This Cree pastor needed a kidney. His friend offered one of his own

Gordon Petawabano, left, and Paul Racine have been friends and fellow pastors for more than 20 years. When Petawabano was diagnosed with kidney failure, Racine offered to be a live donor.  (Submitted by Paul Racine - image credit)
Gordon Petawabano, left, and Paul Racine have been friends and fellow pastors for more than 20 years. When Petawabano was diagnosed with kidney failure, Racine offered to be a live donor. (Submitted by Paul Racine - image credit)

Gordon Petawabano and Paul Racine have been friends and colleagues for over 20 years, serving the Cree community as pastors in Mistissini, Que.

They share a passion of connecting with youth through faith and helped build a summer bible camp called Sonrise Camp.

All that was put on pause when doctors first told Petawabano, who is Cree, that his kidney was failing.

"They told me that you need to be on dialysis about two years ago … I had to step down from my job in Mistissini because … I had to be here in Montreal for treatment," Petawabano said.

The last three years were spent with countless hospital visits and dialysis treatment three to four times a week. It was tiring and often depressing, Petawabano said.

"I had a hard time accepting it first. I said: '[God] why are you doing this to me?" he said.

Paul Racine, left and Gordon Petawabano, right, have been friends and fellow pastors for more than 20 years. When Petawabano was diagnosed with kidney failure, Racine offered to me a live donor.
Paul Racine, left and Gordon Petawabano, right, have been friends and fellow pastors for more than 20 years. When Petawabano was diagnosed with kidney failure, Racine offered to me a live donor.

Racine and Petawabano in the hospital before the kidney transplant. (Submitted by Mary Jane Petawabano)

For Racine, watching his friend's health and his faith deteriorate was hard.

"He went through a really dark period struggling to understand his own relationship with the Lord while this was happening," said Racine, who is from Ottawa.

Petawabano was put on a waitlist for a kidney donation.

'I need you'

One night last summer during the Sonrise camp, Racine was unable to fall asleep knowing his friend was in the hospital instead of running the camp.

Racine stepped out from his cabin.

"I prayed and thought about it. Then I went outside with my phone trying to find a signal for the internet," said Racine.

He Googled how old one can be to be a living donor. Racine, who is 67, discovered the age is 75.

After talking with his own wife and sons, Racine phoned Petawabano to tell him he wanted to donate his kidney.

Petawabano and his family were shocked at the offer.

"I told him, 'your people and your kids need you,'" Petawabanos said.

"[He] told me, 'Gordon, we worked together for 20 years now, I need you,'" he added.

Petawabano and Racine help train youth leaders and volunteers to run Sonrise Camp, a bible camp for youth ages 5 and up.
Petawabano and Racine help train youth leaders and volunteers to run Sonrise Camp, a bible camp for youth ages 5 and up.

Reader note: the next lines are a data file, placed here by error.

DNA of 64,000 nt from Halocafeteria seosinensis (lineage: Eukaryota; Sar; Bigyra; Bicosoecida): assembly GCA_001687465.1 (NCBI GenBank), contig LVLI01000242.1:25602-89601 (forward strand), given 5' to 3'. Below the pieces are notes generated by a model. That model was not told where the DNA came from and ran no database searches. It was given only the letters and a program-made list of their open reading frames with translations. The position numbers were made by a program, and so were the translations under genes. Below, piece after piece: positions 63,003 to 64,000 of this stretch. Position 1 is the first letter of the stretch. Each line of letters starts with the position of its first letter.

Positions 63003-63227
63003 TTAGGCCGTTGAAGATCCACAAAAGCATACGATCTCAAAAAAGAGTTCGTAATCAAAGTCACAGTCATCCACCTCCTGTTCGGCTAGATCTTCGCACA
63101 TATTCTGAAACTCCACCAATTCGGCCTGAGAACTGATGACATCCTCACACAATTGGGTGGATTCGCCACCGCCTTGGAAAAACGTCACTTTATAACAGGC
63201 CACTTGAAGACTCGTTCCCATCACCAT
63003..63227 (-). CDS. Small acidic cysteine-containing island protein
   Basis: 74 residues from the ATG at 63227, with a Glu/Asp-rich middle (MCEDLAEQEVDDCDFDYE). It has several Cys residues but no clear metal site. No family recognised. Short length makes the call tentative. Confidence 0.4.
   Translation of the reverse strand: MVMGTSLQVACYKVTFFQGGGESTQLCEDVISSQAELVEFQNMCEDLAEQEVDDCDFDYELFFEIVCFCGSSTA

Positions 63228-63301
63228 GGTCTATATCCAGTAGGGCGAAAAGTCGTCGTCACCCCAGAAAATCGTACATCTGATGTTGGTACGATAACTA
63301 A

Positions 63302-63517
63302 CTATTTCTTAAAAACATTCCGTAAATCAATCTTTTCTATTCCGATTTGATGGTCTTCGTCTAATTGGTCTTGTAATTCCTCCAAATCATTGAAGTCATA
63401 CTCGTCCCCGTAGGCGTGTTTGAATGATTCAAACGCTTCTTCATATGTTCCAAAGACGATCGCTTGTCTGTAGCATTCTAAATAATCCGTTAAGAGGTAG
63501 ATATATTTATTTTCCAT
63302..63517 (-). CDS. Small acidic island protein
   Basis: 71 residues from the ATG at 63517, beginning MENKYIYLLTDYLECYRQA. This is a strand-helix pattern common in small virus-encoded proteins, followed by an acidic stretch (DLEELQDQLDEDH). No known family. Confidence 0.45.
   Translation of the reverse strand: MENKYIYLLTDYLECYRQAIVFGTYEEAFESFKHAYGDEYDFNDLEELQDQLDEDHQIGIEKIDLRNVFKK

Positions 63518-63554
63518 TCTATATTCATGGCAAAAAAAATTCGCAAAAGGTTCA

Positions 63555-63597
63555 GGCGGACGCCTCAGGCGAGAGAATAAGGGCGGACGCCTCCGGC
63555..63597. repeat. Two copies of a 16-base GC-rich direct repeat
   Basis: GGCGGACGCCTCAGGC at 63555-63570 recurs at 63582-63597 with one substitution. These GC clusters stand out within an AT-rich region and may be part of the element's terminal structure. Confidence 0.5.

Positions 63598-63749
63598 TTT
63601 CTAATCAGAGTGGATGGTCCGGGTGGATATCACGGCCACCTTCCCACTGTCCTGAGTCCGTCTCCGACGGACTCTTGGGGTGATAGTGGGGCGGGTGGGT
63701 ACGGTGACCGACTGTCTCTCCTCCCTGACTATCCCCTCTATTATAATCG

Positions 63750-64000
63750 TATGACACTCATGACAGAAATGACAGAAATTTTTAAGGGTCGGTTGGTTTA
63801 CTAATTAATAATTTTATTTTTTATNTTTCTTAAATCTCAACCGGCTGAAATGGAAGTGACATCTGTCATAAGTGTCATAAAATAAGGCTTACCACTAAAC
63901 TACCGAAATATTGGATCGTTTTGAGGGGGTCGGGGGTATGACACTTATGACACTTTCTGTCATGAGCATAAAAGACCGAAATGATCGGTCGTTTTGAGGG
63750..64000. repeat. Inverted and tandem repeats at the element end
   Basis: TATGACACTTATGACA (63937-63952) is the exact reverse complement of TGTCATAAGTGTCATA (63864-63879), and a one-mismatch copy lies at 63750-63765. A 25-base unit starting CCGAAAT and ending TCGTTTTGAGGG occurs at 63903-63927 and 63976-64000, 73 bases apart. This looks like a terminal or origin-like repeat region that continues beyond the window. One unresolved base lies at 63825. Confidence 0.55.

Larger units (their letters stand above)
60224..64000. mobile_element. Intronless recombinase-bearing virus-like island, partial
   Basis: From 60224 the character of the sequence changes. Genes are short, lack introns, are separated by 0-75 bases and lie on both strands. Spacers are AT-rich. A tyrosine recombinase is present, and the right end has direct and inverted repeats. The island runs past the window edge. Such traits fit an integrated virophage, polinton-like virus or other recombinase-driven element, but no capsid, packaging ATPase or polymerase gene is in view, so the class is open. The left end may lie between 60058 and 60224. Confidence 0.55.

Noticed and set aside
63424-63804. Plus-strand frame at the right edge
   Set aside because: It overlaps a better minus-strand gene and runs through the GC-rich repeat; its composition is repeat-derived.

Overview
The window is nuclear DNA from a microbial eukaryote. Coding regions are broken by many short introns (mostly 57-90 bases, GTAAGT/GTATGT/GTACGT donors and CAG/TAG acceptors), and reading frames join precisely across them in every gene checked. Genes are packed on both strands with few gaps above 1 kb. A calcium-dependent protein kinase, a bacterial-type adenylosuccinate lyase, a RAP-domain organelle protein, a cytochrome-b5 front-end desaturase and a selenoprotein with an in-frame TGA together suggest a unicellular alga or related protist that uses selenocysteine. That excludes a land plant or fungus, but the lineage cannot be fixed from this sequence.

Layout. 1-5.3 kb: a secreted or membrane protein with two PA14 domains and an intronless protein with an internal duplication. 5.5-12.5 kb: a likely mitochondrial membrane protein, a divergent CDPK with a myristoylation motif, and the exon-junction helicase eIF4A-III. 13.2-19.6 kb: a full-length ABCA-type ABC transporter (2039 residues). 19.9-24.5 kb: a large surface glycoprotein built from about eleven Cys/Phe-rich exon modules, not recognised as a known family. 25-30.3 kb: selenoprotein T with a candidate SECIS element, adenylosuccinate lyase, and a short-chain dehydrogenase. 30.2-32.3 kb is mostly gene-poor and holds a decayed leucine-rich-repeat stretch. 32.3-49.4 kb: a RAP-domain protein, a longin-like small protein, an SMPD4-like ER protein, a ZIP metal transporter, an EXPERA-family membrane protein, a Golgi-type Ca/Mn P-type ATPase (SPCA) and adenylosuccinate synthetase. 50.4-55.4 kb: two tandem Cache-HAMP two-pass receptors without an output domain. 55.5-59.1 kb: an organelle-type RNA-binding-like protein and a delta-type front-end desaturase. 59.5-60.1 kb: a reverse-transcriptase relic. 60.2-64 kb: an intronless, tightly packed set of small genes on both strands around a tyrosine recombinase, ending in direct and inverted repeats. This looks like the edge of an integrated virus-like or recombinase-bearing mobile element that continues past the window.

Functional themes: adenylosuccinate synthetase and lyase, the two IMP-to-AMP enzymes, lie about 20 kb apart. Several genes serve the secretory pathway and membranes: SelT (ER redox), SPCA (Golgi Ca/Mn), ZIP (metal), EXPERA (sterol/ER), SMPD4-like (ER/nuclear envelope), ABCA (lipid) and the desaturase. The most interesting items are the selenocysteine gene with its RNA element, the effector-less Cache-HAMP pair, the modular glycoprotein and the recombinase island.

Petawabano and Racine help train youth leaders and volunteers to run Sonrise Camp, a bible camp for youth ages five and up. (Submitted by Paul Racine)

Racine knew his blood type made him a universal donor. After talking with both families, they decided to pursue the kidney transplant.

For a year, both men went through many tests each month.

Leading up to the surgery, Racine started to struggle with fears of not living through it.

"I hadn't been in a hospital since I was a child. I just thought to myself, 'let's just enjoy the ride,'" said Racine.

While prepping for surgery, Racine turned to humour to manage his fears, telling the hospital team, "I'm here for a tummy tuck," adding they all burst into laughter.

The surgery was a success for both men.

"The kidney started on its own. That's a miracle in itself, [the doctor] said to me," Petawabano said. "Everything was working within two minutes."

Paul Racine getting ready for surgery on June 4.
Paul Racine getting ready for surgery on June 4.

Racine getting ready for surgery on June 4. (Submitted by Mary Jane Petawabano)

Finding hope in healing 

Both men have been recovering differently. Racine experienced soreness and his energy is slowly going back to normal.

Petawabano has been more energetic than before.

"My children and my wife are telling me [to] slow down because I walk seven to eight kilometres a day," Petawabano said, who before dialysis was walking up to 15 kilometres a day.

The whole experience has brought the two men closer.

"I feel a new dimension in our relationship," said Racine.

For Petawabano, not only has his physical strength been renewed, but also his faith.

"First I blamed [God], now I thank him. I have a better chance of [connecting with people] because I understand what they go through," said Petawabano.

Petawabano plans to share his story with others who also struggle with diabetes and kidney failure.

The two pastors are already planning this year's Sonrise Camp.

"[Our goal] is helping [youth] in their stories to find healing," said Racine.

"And in that healing, find hope. In that hope, find a renewed sense of purpose and passion for what it is they love to do."

Petawabano plans to move back to Mistissini, where he will return to work as an assistant pastor at his local church.

"The work that I do, I am more motivated than ever." said Petawabano.